There can be little doubt that our way of life is very different from the conditions out bodies have evolved to live in. But how exactly would we look if our bodies were instead designed to survive today’s dangers? The Transport Accident Commission (TAC) and Melbourne based artist Patricia Piccinini have the answer…or part of it, at least, in the form of the strapping Graham.
Meet Graham. He has no neck, so he can’t break it. His flat face and boar-like head protect his face and eyes, he has airbags between his ribs and his knees bend in any direction. But why would anyone do this? Graham is an interactive sculpture developed by a trauma surgeon, a crash investigation expert and a Melbourne artist as part of Towards Zero, a Victorian road safety campaign. And according to the TAC, this strapping gentleman is perfectly adapted to survive one specific scenario — car crashes.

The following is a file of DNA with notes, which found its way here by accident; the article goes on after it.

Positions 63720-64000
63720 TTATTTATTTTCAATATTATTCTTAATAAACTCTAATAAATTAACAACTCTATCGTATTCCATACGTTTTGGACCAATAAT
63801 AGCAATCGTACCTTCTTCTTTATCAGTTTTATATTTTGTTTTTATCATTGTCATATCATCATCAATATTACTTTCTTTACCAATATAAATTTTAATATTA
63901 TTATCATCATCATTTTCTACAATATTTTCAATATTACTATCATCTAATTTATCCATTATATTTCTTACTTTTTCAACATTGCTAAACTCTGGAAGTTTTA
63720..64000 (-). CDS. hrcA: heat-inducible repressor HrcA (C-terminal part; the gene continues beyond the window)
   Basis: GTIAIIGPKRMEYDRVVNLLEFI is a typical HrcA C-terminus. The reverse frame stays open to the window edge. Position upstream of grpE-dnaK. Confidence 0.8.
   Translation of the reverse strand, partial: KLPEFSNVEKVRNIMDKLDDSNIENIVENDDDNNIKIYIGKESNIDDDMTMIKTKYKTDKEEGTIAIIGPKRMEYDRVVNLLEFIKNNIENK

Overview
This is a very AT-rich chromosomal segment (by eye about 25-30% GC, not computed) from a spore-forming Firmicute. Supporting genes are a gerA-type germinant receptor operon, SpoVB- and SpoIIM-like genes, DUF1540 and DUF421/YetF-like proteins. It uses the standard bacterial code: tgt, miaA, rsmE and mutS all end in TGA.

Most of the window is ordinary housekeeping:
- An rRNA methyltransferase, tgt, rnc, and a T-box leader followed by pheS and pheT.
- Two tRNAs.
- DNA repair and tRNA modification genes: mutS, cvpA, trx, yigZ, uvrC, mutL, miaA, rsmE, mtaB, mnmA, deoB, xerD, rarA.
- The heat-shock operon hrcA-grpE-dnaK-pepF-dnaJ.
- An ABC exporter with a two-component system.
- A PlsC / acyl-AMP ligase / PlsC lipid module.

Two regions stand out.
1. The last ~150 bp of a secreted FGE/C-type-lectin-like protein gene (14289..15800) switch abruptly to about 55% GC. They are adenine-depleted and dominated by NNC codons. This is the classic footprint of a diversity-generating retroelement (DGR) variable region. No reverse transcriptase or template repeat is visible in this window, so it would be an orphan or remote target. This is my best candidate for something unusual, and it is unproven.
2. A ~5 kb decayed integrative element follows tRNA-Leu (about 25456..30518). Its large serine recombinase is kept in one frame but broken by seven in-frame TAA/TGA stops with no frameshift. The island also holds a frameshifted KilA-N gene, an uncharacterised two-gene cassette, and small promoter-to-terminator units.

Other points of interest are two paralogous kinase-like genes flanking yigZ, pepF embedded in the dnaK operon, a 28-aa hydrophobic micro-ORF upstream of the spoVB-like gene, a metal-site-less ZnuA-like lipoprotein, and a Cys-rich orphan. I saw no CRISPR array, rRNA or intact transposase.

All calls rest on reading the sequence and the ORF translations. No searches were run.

“People can survive running at full pace into a wall, but when you’re talking about collisions involving vehicles, the speeds are faster, the forces are greater, and the chances of survival are much slimmer,” said TAC CEO Joe Calafiore.
“Cars have evolved a lot faster than humans, and Graham helps us understand why we need to improve every aspect of our roads system to protect ourselves from our own mistakes.”
Graham will be on display at the State Library of Victoria until the 8th of August, before touring the rest of Australia. If for some reason you don’t want to go to the land down under, fret not; you can view Graham in his full 360-degree silicone, fibreglass, resin and human hair splendor online.
And I gotta say, after looking him over for a few minutes, I’m kinda glad I’m not crash-proof.